Charles Sutherland Elton

Charles Sutherland Elton was born in Manchester England on March 29, 1900. In 1922 he graduated from Oxford, and in 1927 published his most famous book called “Animal Ecology”. He was a bit of an anomaly in his day. The popular research trend of the time was focused heavily on anatomy and embryology. Elton challenged this when he turned his research sights on population biology and how plants and animals interact with one another within their habitats. After world war two Elton became interested in invasion ecology and published his second famous book “ Ecology of invasions by animals and plants” in 1958. This is the work that ignited the sub-discipline within the field of ecology of invasion ecology. In 1937 he found time to marry Edith Joy Scovell and sire 2 children (Crowcroft 1991).  He was active in research and academia until 1967 and he passed away in 1991.


Professional Life: He was a bit of an oddity at the start of his career as he was Interested in animal life histories and ecological connections. Instead of following the popular research trends of anatomy and embryology. He considered himself a naturalist and nature lover so this direction was a natural fit for him. Later in his career Elton became a significant name in ecology with his invasion ecology ideas, his invention of the concept of the food chain, and his research into how niches play into ecosystem dynamics(Simberloff 2012). Later in his life he also was a mover and shaker along with Arthur Tansley in implementing a national British policy on conservation. Elton was by all means a naturalist, and a nature lover. His life's work was spent in discovering how our natural world worked together, all the while attempting to avoid political debate and public advocacy for nature(Macfayden 1992). His feelings about nature were probably stoked after he graduated university and spent 3 one year tours assisting Julian Huxley surveying Arctic Vertebrates. During these three voyages to Spitsbergen he was able to conduct observations of animal life and draw conclusions about their interactions.   It was also here and in a following employment by the Hudson Bay Company that Elton's interest in the interactions of animals with each other and with their environment was piqued. Specifically he worked on the seasonal population fluctuations of fur bearing animals.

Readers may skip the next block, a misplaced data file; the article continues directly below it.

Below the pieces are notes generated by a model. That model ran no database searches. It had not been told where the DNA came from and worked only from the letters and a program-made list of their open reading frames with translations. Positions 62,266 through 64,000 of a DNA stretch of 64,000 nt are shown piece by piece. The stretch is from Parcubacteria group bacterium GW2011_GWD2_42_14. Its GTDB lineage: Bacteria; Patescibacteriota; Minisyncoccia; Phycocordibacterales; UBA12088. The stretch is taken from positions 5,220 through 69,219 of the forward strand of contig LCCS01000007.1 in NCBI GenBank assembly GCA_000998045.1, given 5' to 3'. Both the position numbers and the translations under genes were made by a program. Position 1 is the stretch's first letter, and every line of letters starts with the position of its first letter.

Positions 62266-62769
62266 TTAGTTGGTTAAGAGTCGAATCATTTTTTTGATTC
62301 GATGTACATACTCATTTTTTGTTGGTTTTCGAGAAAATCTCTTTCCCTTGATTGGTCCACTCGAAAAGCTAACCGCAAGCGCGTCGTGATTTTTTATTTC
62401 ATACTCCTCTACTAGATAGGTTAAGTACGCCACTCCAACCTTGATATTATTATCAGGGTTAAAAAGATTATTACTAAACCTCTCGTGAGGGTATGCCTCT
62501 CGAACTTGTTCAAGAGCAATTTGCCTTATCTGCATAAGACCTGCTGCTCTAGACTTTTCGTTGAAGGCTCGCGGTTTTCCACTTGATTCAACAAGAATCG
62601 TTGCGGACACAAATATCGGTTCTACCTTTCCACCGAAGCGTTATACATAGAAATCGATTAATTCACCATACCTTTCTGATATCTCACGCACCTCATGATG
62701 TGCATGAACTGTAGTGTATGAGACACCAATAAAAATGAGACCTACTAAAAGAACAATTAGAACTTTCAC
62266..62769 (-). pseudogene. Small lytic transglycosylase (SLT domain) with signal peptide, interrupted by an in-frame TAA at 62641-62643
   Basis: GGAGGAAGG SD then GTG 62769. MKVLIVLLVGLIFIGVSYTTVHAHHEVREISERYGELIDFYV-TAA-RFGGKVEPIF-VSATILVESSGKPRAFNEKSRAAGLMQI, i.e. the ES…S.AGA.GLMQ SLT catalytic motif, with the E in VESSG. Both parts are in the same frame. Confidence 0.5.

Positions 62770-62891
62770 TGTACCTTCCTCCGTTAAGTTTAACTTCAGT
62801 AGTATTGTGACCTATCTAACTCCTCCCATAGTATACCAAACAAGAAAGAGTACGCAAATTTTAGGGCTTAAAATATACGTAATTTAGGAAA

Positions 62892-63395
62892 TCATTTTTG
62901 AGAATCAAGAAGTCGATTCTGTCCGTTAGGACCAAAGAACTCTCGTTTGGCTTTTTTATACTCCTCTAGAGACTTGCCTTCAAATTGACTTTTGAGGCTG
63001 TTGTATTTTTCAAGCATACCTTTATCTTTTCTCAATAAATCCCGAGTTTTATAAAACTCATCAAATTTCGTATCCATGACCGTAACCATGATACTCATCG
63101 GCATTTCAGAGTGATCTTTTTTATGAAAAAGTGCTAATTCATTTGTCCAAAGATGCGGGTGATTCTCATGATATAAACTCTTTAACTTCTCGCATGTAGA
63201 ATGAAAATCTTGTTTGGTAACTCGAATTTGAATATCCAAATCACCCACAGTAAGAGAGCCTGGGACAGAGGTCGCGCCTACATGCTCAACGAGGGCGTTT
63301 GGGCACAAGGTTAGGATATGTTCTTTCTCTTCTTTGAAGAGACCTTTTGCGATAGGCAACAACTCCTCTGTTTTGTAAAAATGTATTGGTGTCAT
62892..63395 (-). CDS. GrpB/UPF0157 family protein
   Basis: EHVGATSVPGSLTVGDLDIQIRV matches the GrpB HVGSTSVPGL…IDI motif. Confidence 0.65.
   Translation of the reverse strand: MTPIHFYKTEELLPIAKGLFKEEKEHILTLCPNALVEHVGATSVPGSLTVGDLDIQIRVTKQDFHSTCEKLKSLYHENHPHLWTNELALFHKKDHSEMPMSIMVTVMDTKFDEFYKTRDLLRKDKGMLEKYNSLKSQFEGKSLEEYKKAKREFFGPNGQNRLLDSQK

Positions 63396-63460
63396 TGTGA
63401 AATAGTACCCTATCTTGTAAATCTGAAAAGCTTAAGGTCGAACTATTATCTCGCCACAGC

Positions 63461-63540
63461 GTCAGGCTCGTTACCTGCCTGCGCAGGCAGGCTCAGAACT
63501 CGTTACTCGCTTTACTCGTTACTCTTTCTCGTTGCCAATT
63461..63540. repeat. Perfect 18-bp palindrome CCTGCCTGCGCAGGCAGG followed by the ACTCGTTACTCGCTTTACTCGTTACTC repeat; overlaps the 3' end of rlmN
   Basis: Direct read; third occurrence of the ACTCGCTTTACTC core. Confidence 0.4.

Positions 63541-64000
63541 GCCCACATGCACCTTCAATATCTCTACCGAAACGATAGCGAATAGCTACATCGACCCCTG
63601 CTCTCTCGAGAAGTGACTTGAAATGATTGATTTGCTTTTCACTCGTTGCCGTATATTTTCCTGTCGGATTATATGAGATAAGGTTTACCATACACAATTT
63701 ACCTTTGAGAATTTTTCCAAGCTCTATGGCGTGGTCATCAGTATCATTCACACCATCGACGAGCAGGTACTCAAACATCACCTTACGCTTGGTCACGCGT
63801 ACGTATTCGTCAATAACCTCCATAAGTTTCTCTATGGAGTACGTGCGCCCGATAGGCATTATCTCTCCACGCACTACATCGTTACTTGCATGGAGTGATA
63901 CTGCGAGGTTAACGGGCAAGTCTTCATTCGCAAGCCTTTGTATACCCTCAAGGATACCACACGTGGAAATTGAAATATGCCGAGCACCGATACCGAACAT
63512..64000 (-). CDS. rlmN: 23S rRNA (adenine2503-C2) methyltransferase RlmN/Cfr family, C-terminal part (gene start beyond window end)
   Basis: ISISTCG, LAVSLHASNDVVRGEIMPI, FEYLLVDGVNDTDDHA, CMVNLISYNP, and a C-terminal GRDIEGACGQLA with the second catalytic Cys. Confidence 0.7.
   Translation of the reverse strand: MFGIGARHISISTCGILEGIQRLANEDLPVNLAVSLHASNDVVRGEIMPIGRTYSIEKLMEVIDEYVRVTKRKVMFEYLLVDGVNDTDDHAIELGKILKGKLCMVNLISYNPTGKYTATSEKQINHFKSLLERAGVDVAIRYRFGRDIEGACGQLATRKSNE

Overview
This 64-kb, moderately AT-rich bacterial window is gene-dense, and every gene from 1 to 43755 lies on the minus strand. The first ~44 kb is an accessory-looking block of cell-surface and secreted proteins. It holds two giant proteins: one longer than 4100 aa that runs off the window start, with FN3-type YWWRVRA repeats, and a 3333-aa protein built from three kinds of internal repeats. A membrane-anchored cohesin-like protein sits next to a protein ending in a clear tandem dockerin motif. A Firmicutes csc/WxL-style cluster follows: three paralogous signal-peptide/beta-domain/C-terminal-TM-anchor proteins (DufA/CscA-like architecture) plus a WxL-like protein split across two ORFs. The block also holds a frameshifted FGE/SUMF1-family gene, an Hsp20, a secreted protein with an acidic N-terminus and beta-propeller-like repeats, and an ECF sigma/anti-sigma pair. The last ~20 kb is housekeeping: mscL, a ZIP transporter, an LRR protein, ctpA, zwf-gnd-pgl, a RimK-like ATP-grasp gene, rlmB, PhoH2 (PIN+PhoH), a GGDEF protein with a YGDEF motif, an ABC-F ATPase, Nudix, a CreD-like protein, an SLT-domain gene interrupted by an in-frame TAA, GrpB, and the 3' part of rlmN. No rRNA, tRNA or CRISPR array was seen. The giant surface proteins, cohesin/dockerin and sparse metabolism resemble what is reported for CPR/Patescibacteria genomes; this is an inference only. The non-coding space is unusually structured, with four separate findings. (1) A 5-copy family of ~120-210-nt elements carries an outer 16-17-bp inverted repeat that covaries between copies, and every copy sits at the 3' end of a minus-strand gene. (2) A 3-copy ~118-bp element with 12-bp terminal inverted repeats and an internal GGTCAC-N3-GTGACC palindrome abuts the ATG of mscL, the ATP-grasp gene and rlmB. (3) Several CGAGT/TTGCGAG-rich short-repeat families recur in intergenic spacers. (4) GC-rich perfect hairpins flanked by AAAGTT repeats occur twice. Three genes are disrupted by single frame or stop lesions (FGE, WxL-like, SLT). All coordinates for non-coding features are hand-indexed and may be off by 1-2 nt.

In 1923 he was given a position on the faculty of Oxford college, where he remained until he retired in 1967.  By 1936 corpus Christi College elected him as a senior research fellow.  

World war 2 offered some unique biological problems.  One of which was the control of rodent pests.  As Elton had research experience with these creatures dating back to his work with the Hudson bay company he assigned his oxford lab to this problem during the war years.  He and his researchers saved Queen and Country significant money and resources in non-spoiled food at a time when resources were scarce. In 1954 he published his findings in a book titled “The control of rats and mice”.

After the war Elton turned his academic interest to how species disperse and enter new habitats. This research sparked a new sub-field of ecology called invasion ecology.  The  1968 book “The Ecology of Invasions of Animals and Plants” summed up 20 years of his research on the topic. This work forwarded Elton's views about how the niche theory determined how a species fits in it's ecosystem. Elton's view that an animals functional attributes determined it's niche was opposed to earlier views that the external environment determined an organism's niche (Schoerner 1989).  This book divided the subject into three parts.  Part number one dove into an explanation of how invading species transport and colonize new locations.  Part two spoke about how invaders become naturalized and the competition between invaders and natives.  The final part introduced ideas about conservation and how maintaining species diversity was beneficial in thwarting biological invasion (Elton, 2000)
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    Elton's contributions to modern ecological thought cannot be ignored. He was a pioneer in ecology and even held the prestigious post of chief editor of "the Journal of Animal Ecology".

Several of his findings form the foundation of modern community and population ecology. His observations and writings brought forth the niche theory, the ecological pyramid theory, and the recognition that animals and plants work in conjunction to form communities in nature. Despite these tremendous advances there has yet to be an official biography of this great pioneer. He had an exceptionally reserved personality and actively shied away from being involved in vocal debate about his work. Other mid 20th century ecologists such as Gleason, Carson, and Diamond were much more vocal and the spotlight was cast upon them and their work. This doesn't diminish Elton's contributions and the fact that without his efforts there would be no field of invasion ecology. My personal favorite!